In 2014 Mickey shifted to chairman of MAYA and became a design strategy fellow at Autodesk’s office of the CTO within their corporate strategy team focused on bootstrapping a new paradigm for augmented collective intelligence and creative authoring tools called “generative design” that employs machine learners and human learners in collaborative exploration, design, and manufacturing. He then spent two years bridging deep research from Autodesk Research to Autodesk’s Education Futures group and co-founded their learning engine research which combined embedded sensing, dynamic formative assessment, machine learners, and human learners to foster accelerated and deeper mastery of skills, tools, and mindsets. That work is now being productized and rolled into Autodesk’s design, architecture and creativity tools. He then rejoined the corporate strategy team and helped reshape it into a strategic foresight team and co-created their C-level fellows program to bring leaders from other organizations into Autodesk for “tours of duty” to challenge and expand the C-suite’s perspectives on critical topics that determine the future of the organization.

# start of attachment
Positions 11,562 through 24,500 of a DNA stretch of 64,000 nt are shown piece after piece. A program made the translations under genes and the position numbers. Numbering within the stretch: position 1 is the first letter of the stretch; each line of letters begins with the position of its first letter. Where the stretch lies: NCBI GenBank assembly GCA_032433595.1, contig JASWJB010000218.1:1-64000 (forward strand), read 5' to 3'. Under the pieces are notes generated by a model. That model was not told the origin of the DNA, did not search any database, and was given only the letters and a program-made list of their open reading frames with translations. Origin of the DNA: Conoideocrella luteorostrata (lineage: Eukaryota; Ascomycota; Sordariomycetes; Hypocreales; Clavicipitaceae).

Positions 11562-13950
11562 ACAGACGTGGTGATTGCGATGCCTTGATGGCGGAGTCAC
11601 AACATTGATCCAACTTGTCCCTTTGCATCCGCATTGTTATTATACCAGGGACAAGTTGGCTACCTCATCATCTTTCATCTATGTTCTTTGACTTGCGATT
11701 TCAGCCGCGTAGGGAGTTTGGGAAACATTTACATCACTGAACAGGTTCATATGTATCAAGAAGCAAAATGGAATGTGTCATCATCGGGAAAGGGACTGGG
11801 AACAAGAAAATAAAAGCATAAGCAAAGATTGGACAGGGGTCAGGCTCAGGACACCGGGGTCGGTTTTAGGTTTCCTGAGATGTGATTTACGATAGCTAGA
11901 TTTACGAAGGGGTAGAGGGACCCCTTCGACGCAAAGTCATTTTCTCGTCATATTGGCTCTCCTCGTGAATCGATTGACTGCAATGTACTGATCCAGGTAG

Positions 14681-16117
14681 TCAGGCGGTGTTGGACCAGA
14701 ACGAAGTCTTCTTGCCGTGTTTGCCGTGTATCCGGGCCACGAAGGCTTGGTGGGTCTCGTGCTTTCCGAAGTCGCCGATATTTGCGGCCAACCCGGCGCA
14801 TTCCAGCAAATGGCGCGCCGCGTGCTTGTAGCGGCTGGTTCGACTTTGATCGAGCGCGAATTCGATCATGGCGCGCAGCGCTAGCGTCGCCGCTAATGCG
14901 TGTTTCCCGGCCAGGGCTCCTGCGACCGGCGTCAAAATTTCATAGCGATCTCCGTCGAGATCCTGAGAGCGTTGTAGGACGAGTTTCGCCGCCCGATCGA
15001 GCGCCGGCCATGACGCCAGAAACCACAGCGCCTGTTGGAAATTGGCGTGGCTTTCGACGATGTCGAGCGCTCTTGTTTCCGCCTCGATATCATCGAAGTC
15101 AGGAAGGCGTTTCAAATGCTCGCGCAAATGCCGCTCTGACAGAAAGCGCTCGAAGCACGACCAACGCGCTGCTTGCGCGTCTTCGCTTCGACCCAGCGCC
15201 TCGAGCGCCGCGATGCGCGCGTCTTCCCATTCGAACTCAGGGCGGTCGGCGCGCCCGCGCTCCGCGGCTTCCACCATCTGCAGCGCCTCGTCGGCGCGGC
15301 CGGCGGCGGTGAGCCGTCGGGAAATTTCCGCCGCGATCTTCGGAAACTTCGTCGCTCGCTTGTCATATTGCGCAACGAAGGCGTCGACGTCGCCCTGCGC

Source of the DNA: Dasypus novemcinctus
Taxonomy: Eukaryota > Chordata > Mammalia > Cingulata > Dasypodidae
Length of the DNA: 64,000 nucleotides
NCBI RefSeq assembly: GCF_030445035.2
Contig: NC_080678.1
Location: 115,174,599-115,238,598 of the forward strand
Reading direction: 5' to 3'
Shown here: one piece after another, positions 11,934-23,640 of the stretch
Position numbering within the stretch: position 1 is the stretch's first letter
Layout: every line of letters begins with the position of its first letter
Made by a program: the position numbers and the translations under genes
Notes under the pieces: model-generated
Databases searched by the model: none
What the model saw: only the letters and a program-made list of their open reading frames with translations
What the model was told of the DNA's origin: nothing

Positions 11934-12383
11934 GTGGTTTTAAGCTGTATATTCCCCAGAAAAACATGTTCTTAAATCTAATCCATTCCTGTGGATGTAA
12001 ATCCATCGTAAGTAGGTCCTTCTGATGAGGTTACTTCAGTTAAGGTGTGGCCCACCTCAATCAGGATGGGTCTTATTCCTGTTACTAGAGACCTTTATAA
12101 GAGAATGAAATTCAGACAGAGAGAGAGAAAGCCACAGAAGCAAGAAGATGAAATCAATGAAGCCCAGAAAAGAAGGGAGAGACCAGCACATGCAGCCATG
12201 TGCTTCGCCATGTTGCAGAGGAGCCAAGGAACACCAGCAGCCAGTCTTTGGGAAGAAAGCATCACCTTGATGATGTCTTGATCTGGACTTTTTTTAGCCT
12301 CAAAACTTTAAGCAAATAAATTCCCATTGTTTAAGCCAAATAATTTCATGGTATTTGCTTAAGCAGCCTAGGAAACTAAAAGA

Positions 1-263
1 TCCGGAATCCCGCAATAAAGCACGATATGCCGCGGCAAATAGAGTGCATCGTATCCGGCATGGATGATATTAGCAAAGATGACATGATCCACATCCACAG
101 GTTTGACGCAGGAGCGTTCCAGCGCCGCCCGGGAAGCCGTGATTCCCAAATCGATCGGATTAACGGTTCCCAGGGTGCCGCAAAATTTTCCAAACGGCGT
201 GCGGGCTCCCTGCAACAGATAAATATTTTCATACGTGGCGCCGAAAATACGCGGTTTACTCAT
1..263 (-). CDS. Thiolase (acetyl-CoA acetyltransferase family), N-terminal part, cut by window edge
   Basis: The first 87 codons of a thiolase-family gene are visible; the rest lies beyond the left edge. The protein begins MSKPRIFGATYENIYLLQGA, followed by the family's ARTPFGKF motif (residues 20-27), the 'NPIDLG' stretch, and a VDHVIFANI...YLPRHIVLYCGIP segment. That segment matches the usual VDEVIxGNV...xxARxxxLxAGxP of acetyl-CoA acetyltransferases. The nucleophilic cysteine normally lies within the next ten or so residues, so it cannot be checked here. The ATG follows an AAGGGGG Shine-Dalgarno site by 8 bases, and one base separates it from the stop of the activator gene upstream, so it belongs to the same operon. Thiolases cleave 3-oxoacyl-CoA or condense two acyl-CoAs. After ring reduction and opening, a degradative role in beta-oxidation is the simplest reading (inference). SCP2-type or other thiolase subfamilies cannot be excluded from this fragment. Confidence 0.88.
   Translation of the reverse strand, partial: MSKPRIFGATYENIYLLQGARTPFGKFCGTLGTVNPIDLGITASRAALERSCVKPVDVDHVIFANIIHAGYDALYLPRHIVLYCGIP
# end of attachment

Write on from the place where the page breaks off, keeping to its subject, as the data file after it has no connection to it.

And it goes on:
After selling MAYA to BCG he shifted to independently funding and researching embodied collective intelligence, cognitive noise canceling/regenerative cognitive capacity building, and the rise of synthetic biology as a new paradigm for co-creating the built world with Nature. He is a senior advisor, certified executive coach to BCG, and faculty member at BCG U teaching massively scalable leadership courses co-created with Harvard Business School around AI acceleration, agility, and generative leadership.

Mickey advised and helped in some small way to shape BCG’s “Deep Tech for Good” practice which looks to build a “department of strategic surprise” shaped, not by national security interests, but by existential societal challenges. Deep tech largely focuses on the intersection of atoms, bits, minds, and joules and the rise of new paradigm challenging science in the fields of quantum computing/material science, augmentation, synthetic biology, embodied learning, universal printing/disassembly, and complexity science. Reports and papers on that ongoing initiative can be found here.